Oxford study develop roadmap for advancing plastic circular economy


(Photo: Freepik)

Researchers from the Oxford Martin Program on the Future of Plastics, University of Oxford, have introduced a blueprint to drive a plastic circular economy. Steering the global plastics industry towards a circular plastics economy will be essential for achieving a net zero carbon footprint.

The findings, published in the journal Natureoffer a comprehensive strategy that challenges prevailing technical, economic, and policy paradigms driving the current plastic economy.

The current trajectory of the global plastics system is alarming, with annual carbon dioxide equivalent emissions surpassing one gigatons. That figure rivals the combined emissions of Europe’s largest economies – the UK, Germany, and France.

Experts warn that without intervention, these emissions could rise to 4 to 5 gigatons per annum, worsening environmental degradation and climate change concerns. Compounding the issue is the landscape of plastic recycling, with only 9% of the world’s plastic waste being recycled in 2019.

The researchers advocate for a paradigm shift, outlining four key targets essential for shifting the plastics industry to a sustainable and net zero model:

  1. Reduction in demand for plastics: Proposing a 50% reduction in future plastics demand by substituting and eliminating excessive plastic use.
  2. Switching to renewable sources: Advocating for a shift in plastic manufacturing processes to use renewable raw materials like waste biomass and CO2, thereby reducing reliance on fossil fuels.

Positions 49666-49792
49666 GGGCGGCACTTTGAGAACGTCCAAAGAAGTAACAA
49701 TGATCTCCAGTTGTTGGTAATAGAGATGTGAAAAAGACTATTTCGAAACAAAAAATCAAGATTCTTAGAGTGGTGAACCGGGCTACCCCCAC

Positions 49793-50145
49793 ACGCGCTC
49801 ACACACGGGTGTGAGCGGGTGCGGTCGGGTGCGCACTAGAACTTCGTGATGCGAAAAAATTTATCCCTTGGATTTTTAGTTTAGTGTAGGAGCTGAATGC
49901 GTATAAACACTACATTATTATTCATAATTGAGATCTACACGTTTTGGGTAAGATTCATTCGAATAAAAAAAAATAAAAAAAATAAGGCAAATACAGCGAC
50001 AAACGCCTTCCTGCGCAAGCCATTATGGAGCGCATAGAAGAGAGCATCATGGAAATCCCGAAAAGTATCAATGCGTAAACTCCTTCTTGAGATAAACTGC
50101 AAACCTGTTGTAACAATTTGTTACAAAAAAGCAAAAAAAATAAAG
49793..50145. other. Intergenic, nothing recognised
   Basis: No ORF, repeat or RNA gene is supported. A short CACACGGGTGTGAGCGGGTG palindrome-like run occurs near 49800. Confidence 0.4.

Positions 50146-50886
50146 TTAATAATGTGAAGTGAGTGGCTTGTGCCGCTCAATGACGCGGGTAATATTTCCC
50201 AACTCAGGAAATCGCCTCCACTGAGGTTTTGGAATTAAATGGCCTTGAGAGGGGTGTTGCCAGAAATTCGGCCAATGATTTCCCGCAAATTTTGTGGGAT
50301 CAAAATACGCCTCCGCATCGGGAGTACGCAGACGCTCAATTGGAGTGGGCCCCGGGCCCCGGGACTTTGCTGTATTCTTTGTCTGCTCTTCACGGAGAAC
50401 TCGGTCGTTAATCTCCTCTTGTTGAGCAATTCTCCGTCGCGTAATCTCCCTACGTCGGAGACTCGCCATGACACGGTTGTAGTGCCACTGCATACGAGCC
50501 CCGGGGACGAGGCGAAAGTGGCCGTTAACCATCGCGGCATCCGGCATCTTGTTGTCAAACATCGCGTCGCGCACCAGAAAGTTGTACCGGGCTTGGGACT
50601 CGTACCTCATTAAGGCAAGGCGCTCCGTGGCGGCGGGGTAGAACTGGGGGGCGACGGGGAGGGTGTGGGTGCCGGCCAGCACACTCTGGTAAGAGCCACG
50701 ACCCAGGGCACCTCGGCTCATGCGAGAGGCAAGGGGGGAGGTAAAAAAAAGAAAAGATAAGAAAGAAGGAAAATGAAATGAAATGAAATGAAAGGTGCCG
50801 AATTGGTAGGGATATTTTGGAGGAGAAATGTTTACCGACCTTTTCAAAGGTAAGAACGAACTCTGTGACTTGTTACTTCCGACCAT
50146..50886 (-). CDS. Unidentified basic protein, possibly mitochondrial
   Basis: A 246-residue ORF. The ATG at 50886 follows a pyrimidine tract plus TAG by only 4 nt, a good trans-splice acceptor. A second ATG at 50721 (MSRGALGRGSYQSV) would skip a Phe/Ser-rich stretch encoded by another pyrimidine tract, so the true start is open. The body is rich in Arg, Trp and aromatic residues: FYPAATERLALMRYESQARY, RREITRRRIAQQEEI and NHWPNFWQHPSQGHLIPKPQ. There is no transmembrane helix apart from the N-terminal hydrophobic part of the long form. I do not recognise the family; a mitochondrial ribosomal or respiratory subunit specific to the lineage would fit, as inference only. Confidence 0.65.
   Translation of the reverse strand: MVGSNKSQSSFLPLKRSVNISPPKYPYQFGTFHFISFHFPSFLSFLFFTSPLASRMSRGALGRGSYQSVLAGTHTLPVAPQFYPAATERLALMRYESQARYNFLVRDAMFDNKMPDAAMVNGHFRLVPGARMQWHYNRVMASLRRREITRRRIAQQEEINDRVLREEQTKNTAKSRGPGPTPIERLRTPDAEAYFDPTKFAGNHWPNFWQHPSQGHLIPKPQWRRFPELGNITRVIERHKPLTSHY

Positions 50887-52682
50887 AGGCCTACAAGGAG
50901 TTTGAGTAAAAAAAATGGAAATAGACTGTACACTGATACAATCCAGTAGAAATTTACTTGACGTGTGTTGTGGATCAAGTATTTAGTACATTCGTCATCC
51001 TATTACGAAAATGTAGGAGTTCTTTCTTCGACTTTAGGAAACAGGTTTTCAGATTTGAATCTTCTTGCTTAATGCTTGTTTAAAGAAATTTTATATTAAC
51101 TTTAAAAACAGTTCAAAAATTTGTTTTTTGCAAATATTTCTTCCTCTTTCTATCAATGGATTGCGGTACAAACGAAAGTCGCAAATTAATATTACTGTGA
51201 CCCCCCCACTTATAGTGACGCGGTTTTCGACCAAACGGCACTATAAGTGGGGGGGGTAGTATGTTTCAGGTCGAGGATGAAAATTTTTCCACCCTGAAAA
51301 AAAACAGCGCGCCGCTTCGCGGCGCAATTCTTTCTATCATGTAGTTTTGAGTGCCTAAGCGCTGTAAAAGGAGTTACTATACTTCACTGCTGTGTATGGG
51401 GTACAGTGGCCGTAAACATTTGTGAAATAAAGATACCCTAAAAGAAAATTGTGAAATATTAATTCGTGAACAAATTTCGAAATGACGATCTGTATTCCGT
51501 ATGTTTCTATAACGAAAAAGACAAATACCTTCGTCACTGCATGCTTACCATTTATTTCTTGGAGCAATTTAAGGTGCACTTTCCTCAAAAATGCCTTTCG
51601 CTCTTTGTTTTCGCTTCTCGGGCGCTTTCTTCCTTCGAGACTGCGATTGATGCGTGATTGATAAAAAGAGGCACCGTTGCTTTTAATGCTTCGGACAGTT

3. Optimized recycling: Setting a goal of 95% recycling for recoverable plastics, significantly enhancing current recycling rates.
  4. Integration with renewable energy: Calling for the integration of plastic manufacturing and recycling with renewables while minimizing other negative environmental impacts.

Cameron Hepburn, study co-author and Battcock Professor of Environmental Economics at Oxford’s Smith School of Enterprise and the Environment, said: “The problem is that plastics, while contributing hugely to global pollution and greenhouse gas emissions, are extraordinarily useful.”

“Research finds that creating a circular economy for plastics to reduce negative impacts is possible, but only if we can reduce future demand by half, change to renewable plastics that aren’t made from fossil fuels, recycle 95% of what’s left, and minimize environmental impacts at every step of the process. The challenge is huge, but we present a roadmap to transform the whole system, including through the smart design of plastics, economic and legal interventions, and a shift away from overconsumption,” he said.

(Photo: iStock)

The authors emphasize the importance of coordinated action across all four target areas to mitigate climate impacts and align with UN Sustainable Development Goals.

The proposed principles priorities optimal production methods, resource utilization, performance delivery, waste management, and environmental impact reduction to develop a plastic circular economy.

Charlotte Williams, Chemistry professor at the University of Oxford and lead author, said: “We need plastics and polymers, including for future low emission technologies like electric vehicles and wind turbines, as well as for many essential everyday materials.”

“The current global plastics system is completely unsustainable, we need to be implementing these series of very bold measures at scale, and fast. This is a solvable problem, but it needs coherent and combined action, especially from chemical manufacturers,” she said.

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